At the very outset, let me share my own quick assessment of your cited examples (your own posts) based on the original forms (without looking at any of the comments, at first):
$\bullet$ Are large samples always needed for a Z-Test?
There were improper usage of notations and terminologies and some misunderstandings. I feel a bit hesitant seeing words like good too.
$\bullet$ Do you lose information when you encode numerical columns with two values?
This seemed to be also not replete with proper usage of notations; in fact it was outright ambiguous which prompted it being closed. Finally you edited it to provide better structure and I was one of the reviewers who voted to reopen it.
$\bullet$ Calculating the probability my observation, $Y_i$, is drawn from a random variable $X$?
Again it is infested with the same problem: improper usage of notations and terminologies.
However, I do feel all those queries were not bad; they were sanguine and intended to be valid queries - unfortunately they were not adequately articulated, at least in the original form.
We don't know everything. That's why questions arise (that's basic). However, there is a certain extent of knowledge that we apparently take for granted as if we were well versed with those notions and concepts. So when we mould a query resorting to the language from that for granted knowledge that we acquired (might be a quick reading of a blog, site, video etc.), we are certain we have raised a legit proper question.
But things go awry when we see responses from people that implicitly attack that for granted evident knowledge. It might start to seem nitpicking to us: instead of answering in a general way to our evidently clear queries, their comments are vacillatory and moving back and forth.
However, then a mature way to react is to take a step back and try to read between the lines of the comments: what are they are trying to air and communicate? Then we can realize what we have been regurgitating might not be correct. The notations and handwavy concepts might need to be altered or outright restructured.
Then we would be able to conclude while the query could be genuine, the way it was raised proved to be its own impediment in getting a good concise answer.
Comments are absolutely necessary. When it gets long, chances are OP is not able to clearly provide ample explanation of what they are asking: the question could be sensed, but a proper useful answer warrants an explicitly clear post, even the confusion that evoked the question at the first place.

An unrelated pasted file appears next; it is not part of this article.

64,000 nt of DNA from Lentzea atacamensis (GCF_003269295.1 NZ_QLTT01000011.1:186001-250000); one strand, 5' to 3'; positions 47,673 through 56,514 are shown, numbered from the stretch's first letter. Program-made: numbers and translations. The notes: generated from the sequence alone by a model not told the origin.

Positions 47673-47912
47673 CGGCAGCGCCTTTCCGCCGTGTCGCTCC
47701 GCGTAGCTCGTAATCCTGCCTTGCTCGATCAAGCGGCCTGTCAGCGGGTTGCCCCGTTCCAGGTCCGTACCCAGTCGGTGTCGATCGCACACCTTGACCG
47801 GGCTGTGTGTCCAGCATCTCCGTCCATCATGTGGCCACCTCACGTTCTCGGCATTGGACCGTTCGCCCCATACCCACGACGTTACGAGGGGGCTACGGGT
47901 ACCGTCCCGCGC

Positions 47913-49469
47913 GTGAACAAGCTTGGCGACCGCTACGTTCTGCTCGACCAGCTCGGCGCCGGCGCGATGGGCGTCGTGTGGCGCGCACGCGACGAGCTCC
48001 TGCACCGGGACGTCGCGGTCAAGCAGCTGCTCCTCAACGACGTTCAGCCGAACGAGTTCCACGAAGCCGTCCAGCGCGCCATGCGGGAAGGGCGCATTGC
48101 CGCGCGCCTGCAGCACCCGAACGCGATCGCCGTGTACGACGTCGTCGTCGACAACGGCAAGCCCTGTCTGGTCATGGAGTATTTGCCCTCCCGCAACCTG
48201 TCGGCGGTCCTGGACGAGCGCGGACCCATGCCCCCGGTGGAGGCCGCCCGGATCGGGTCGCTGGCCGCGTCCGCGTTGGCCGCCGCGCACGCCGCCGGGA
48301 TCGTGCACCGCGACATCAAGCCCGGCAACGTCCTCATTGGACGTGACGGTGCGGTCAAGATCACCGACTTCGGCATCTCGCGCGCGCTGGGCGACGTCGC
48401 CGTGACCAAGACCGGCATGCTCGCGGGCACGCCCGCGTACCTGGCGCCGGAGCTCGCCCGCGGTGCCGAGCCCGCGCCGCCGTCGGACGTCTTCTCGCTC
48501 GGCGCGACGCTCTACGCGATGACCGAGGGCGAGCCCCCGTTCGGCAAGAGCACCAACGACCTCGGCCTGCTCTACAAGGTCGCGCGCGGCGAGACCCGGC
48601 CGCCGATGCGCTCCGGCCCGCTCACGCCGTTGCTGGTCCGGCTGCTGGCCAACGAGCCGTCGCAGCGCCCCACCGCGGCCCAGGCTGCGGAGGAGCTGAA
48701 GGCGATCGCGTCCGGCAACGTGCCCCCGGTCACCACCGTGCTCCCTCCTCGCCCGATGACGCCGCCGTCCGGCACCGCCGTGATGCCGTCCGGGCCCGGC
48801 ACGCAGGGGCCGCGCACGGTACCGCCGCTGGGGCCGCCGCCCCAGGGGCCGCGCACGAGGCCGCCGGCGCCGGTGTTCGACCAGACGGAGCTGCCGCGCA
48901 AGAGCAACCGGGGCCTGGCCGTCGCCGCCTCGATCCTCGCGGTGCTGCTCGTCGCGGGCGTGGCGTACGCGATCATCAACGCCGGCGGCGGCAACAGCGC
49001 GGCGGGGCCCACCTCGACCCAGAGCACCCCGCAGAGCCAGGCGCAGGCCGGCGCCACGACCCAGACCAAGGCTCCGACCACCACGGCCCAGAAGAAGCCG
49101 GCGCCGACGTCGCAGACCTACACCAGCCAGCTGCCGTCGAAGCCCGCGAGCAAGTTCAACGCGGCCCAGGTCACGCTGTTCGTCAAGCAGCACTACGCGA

Users like Christian Hennig, Tim, Dave, utobi, Sextus Empiricus and all other respected users could have easily dissuaded from interacting and commenting for the sole purpose of eliciting further details and informing you of any misconception. They didn't. Why? Because they understand the value of this community and the site's goal: create a repository of high quality contents: be it an undergrad homework, a research based query or an industrial programming query.
Finally you were able to receive a good answer to one of your posts thanks to those interactions.
Seeing comments as response instead of an answer that solves everything can be indeed frustrating. But for the latter, you need the former in the light of the perspective added above.
One's knowledge can be limited, what I think is correct need not have to be. Those long comments help to remove those misconceptions.
At the risk of sounding like a broken record, I would assert comments are quintessential. You need to be patient.
[It takes days for me to sometimes understand something, takes hours for me to sometimes solve a problem which when seeing the hint/solution showed me how my approach was wrong. But instead of getting frustrated, I take a break and try to learn the necessary materials needed or other things.]
I appreciate you reacted rationally by asking a meta question rather than ranting at those users (I have witnessed many things during my not so long stay here).
To answer your titular question, I am of the conviction that such kind of tag is not necessary.